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The Minimum Wage Debate & University of Washington

Sasha G.

The minimum wage debate has been pervasive in the Seattle area. This includes the UW Seattle campus, which has been the location of numerous protests, and a formal minimum wage debate. Most recently, this past Thursday Kashama Sawant and WFSE union members rallied at the UW medical center to demand a $15 an hour base pay for all UW workers. A major message of the protestors was that UW administrative staff are receiving pay increases while other worker’s pay has stagnated.

Check out The Daily article here:

http://dailyuw.com/archive/2014/05/22/news/union-members-rally-15-minimum-wage

 

In April, I covered a protest held at Red Square which was closely related. The UW custodial workers sought to expose the abuses they endure from management at UW custodial services. They claim that they are denied basic worker’s rights such as sick leave, vacation time, and proper supplies to do their jobs. You can read the article here:

http://dailyuw.com/archive/2014/04/09/news/uw-custodians-rally-demand-working-rights

 

I also covered the minimum wage debate which was held at the UW. Experts debated who exactly earns the minimum wage and what the negatives would be of raising it. See that article here:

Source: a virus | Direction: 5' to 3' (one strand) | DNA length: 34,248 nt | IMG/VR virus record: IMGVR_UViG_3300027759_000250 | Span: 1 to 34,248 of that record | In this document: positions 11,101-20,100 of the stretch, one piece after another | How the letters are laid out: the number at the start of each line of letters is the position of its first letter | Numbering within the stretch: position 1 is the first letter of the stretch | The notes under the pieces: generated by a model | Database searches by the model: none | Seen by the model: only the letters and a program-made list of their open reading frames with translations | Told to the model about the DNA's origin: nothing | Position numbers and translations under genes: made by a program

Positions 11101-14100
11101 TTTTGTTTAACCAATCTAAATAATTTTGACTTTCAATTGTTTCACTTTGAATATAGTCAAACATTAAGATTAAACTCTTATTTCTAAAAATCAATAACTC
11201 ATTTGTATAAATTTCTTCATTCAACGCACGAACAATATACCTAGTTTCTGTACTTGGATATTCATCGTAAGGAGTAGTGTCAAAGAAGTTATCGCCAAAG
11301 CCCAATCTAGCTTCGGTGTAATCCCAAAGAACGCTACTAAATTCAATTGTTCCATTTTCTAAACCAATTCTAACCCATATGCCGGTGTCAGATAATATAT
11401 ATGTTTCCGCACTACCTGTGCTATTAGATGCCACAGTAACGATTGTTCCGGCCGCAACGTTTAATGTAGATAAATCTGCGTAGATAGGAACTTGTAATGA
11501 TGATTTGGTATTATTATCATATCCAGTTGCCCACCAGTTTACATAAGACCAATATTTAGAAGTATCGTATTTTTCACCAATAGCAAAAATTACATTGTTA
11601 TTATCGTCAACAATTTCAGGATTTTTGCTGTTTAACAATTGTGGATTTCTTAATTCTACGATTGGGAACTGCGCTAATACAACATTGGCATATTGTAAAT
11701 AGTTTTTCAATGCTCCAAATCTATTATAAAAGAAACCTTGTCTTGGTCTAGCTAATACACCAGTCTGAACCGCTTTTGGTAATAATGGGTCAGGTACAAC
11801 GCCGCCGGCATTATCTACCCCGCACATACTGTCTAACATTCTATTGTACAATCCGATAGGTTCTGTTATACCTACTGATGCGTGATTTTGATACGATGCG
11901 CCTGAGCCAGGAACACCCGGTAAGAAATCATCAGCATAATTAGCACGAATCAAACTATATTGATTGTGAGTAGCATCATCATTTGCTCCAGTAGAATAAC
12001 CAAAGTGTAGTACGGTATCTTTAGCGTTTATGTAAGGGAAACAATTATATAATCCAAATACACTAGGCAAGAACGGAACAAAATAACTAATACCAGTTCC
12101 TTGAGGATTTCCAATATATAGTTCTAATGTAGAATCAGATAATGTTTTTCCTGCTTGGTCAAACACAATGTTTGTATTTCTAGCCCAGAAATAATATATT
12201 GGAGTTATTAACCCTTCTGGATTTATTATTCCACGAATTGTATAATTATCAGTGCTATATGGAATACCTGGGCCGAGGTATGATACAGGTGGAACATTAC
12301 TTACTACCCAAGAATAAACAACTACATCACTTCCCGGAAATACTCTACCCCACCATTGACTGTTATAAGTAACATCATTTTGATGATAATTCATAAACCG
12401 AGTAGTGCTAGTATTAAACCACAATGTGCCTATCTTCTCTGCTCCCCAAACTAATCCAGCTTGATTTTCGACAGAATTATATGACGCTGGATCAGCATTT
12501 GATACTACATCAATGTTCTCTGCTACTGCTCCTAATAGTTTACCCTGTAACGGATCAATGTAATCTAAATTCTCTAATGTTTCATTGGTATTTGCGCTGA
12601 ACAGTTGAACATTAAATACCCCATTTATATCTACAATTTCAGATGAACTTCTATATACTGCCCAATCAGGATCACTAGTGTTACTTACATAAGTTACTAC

http://dailyuw.com/archive/2014/04/02/news/experts-go-head-head-minimum-wage-debate

 

 

2 Comments

  1. ccceprosperity

    If you are unfamiliar with the minimum wage debate, you can learn more here:

    http://cccerethinkingprosperity.wordpress.com/2014/03/19/lets-talk-about-raising-the-minimum-wage/

  2. Millie Goebel

    It is fascinating to hear about the inequalities that are active in the inner workings of our University. The idea of the neoliberal university encompasses an idea that universities are turning into a myriad of capitalistic enterprises. I think the treatment of the custodial services demonstrates some of the areas of our university that are treated equally. It would be interesting to do a cross analysis of the benefits of all university employees and if different benefits/treatment were provided to more high profile and profitable positions.

    millie

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